Reclaiming worn-out soils
Our farm is slowly being regenerated from a long history of cropping and resultant loss of top soil and organic matter. Now these paddocks are growing native grasses and tree regrowth in a long-term healing process. Slowly we are building organic matter in the soil. Soil that has been quite lifeless for many years is gradually regaining its capacity to support plants. It is a long process, one that is taking decades. We are proud to be able to work toward this with the help of our horses and sheep.
Soil health – microbes > blood > agar plates > microbes
At the core of soil health is a thriving world of micro-organisms. Conventional agriculture suppresses, or even kills, this population with the use of chemical fertilisers and herbicides. We are aiming to have soil as full of life as your vegetable garden. This is the key to the health of our business. It will create a carbon sink in our soil, open it to good aeration, let the water in, provide soil nutrients for our pasture and ultimately create pastures that are resilient to the long dry spells we are seeing as a result of climate change.
The interesting thing for us is that, in the same way that our soil microbes are supporting the production of blood worthy of an agar plate, so too is this blood supporting microbes grown on these agar plates in labs all around the country.
Our pastures are native grass with various forbes, legumes and even weeds scattered through them. This gives us the best chance of having the right plant available to grow when the rain falls. Sometimes we will not see a particular grass plant for a season or two if the rain fails to fall at the right time of year for it. Slowly, even in the midst of long dry periods, we are creating more groundcover on our bare patches. Grass litter is trampled down, bare soil is chipped by hooves and seed beds are created for new plants. It is extremely satisfying to see the pasture improving all the time.
When you look after the soil and pasture the ecosystem gives back many free services to the whole system. These include trapping rainwater where it falls, and providing habitat for native insects, birds, reptiles and small animals. Other benefits are the pollination of flowers by the insects in the system, control of pest insects by animals further up the food chain, and water infiltration deeper into soil due to holes made by insects and soil life. We leave as many things in place in our paddocks to provide habitat for our little friends and have also planted tree lots around the property to increase the benefits we gain.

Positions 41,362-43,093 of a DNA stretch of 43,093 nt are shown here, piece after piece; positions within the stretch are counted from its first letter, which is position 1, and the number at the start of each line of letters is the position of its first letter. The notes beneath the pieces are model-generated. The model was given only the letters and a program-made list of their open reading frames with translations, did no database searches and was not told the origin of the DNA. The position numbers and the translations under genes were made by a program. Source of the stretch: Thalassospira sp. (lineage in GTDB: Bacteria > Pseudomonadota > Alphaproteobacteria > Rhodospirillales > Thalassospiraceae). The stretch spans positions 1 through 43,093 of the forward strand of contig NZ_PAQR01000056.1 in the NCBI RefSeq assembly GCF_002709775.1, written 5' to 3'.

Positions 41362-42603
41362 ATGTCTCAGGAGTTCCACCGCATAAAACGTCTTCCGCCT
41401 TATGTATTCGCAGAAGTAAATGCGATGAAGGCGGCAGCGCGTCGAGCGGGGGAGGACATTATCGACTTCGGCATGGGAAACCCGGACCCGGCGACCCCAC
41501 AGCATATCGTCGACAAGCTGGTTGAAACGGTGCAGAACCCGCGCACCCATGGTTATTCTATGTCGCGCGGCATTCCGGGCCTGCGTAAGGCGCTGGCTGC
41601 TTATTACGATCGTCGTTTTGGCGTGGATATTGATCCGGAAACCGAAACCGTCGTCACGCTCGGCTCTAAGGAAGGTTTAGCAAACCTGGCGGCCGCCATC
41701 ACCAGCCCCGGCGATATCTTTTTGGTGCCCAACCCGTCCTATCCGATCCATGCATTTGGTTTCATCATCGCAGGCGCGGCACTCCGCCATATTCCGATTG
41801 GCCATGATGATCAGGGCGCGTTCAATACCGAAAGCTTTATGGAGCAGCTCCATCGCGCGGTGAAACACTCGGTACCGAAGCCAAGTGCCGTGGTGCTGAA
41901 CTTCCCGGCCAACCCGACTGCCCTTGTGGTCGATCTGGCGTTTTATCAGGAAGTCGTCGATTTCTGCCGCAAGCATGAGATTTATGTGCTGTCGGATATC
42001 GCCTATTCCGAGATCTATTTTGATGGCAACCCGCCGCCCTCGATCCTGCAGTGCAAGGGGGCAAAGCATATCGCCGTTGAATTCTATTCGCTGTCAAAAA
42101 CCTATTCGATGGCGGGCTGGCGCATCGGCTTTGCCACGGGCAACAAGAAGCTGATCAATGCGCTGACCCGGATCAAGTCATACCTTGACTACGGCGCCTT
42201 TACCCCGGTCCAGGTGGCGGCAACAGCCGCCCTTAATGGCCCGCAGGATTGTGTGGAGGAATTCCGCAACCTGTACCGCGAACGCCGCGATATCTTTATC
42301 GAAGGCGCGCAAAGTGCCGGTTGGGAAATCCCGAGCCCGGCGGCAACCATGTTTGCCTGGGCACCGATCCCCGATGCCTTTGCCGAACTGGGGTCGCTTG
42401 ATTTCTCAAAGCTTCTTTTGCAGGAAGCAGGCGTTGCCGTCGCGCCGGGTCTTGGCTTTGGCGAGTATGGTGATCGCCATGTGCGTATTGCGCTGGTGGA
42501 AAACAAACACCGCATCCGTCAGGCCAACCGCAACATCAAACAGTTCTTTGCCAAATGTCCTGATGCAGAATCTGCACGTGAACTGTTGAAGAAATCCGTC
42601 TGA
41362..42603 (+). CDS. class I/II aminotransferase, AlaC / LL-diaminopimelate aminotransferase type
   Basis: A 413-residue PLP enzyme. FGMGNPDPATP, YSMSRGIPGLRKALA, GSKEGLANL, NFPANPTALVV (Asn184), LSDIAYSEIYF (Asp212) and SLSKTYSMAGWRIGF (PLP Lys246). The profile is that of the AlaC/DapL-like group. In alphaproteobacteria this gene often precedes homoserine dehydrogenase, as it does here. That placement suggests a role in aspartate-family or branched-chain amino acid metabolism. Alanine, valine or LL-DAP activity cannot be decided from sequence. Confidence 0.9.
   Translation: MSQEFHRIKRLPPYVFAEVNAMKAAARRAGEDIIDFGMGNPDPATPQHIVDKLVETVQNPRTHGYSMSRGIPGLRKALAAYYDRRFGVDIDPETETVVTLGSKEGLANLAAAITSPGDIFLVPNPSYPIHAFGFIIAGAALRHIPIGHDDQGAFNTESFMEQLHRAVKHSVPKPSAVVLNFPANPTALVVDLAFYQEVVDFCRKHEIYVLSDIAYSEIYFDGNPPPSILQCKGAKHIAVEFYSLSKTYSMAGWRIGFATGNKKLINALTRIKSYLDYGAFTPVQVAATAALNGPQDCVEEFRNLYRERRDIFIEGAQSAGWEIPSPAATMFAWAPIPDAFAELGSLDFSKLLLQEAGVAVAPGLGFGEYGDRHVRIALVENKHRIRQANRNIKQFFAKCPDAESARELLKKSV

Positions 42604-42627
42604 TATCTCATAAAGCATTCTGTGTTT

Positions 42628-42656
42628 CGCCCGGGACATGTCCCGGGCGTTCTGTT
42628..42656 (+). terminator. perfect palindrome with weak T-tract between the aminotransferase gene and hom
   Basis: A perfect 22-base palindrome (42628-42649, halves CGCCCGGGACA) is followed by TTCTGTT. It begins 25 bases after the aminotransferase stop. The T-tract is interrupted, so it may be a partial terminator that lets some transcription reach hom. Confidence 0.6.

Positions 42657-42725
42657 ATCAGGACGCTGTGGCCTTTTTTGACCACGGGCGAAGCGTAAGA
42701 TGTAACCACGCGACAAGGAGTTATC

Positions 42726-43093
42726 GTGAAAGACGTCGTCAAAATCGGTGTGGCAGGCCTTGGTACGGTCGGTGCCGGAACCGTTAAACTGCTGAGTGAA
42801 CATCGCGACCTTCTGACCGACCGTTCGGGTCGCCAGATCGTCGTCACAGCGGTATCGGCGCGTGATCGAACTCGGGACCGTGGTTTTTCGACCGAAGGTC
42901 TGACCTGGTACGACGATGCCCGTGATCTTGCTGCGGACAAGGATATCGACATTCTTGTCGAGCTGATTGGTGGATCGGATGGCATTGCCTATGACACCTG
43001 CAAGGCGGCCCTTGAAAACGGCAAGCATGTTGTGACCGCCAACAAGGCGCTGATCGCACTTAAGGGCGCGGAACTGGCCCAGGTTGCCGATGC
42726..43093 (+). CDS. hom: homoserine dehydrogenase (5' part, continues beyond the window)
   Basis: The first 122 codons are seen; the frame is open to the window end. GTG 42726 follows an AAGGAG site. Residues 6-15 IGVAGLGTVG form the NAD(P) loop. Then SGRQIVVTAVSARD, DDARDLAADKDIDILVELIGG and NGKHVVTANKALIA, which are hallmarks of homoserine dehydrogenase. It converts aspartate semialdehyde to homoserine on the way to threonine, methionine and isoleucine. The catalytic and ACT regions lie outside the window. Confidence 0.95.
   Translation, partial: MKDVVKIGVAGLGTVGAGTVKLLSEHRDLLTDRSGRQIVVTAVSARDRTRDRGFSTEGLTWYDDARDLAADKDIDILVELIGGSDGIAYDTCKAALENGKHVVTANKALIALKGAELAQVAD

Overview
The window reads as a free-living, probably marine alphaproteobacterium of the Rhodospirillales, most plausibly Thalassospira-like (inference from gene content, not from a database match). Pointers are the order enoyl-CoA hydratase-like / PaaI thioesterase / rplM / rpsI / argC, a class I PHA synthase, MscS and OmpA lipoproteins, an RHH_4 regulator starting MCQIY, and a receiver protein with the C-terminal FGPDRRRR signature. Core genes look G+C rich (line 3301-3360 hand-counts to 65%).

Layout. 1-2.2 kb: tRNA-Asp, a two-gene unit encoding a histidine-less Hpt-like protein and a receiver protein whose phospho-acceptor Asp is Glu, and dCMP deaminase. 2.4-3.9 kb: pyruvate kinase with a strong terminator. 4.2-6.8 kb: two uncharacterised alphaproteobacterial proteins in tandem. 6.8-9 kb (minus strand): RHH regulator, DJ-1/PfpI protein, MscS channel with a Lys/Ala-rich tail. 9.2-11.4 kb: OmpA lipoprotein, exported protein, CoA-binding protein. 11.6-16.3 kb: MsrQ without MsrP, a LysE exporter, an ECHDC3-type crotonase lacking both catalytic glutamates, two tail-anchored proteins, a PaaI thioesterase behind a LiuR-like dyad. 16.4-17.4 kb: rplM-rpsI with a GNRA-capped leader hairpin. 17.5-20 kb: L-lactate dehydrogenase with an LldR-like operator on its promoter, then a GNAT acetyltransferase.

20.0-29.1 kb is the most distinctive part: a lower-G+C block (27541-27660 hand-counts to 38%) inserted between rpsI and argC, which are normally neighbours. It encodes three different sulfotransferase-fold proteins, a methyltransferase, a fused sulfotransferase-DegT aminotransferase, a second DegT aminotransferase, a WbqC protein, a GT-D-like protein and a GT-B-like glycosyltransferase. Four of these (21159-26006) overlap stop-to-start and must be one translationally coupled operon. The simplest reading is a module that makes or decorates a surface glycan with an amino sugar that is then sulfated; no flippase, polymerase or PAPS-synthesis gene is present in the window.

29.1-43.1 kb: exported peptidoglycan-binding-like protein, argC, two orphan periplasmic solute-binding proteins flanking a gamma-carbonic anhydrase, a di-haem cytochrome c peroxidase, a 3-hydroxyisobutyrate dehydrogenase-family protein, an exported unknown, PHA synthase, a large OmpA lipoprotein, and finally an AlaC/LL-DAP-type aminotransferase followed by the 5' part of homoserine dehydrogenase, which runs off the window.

Cell grazing, or time-controlled grazing, is our method of choice for grazing. The herds are moved around small paddocks for high density, short graze periods which gives the paddocks long periods of recovery time. The premise is to emulate the way large grazing animals move about in the African savannah. Plants are only bitten off once and left with enough leaf area (solar panels) to still capture their own energy from the sun. As the foliage is reduced the plant’s roots are also pruned, increasing the soil’s organic matter.
All our inputs aim to work with the soil life we are trying to encourage across our farm. We have been using natural fertiliser such as chook manure, compost extract, soil bacteria with minerals, rock fertilisers and liquid fish with seaweed. These additions aim to balance the chemical nature of the soil, feed the microbes and through healthier plants effect physical change in the soil too.
A healthy grassland is a massive carbon sink, able to capture and store large amounts of stable carbon in humus in the soil. Our every move aims to reduce the amount of carbon we are releasing and increase our soils’ ability to capture it. We have ever increasing grass and tree-regrowth across our whole property.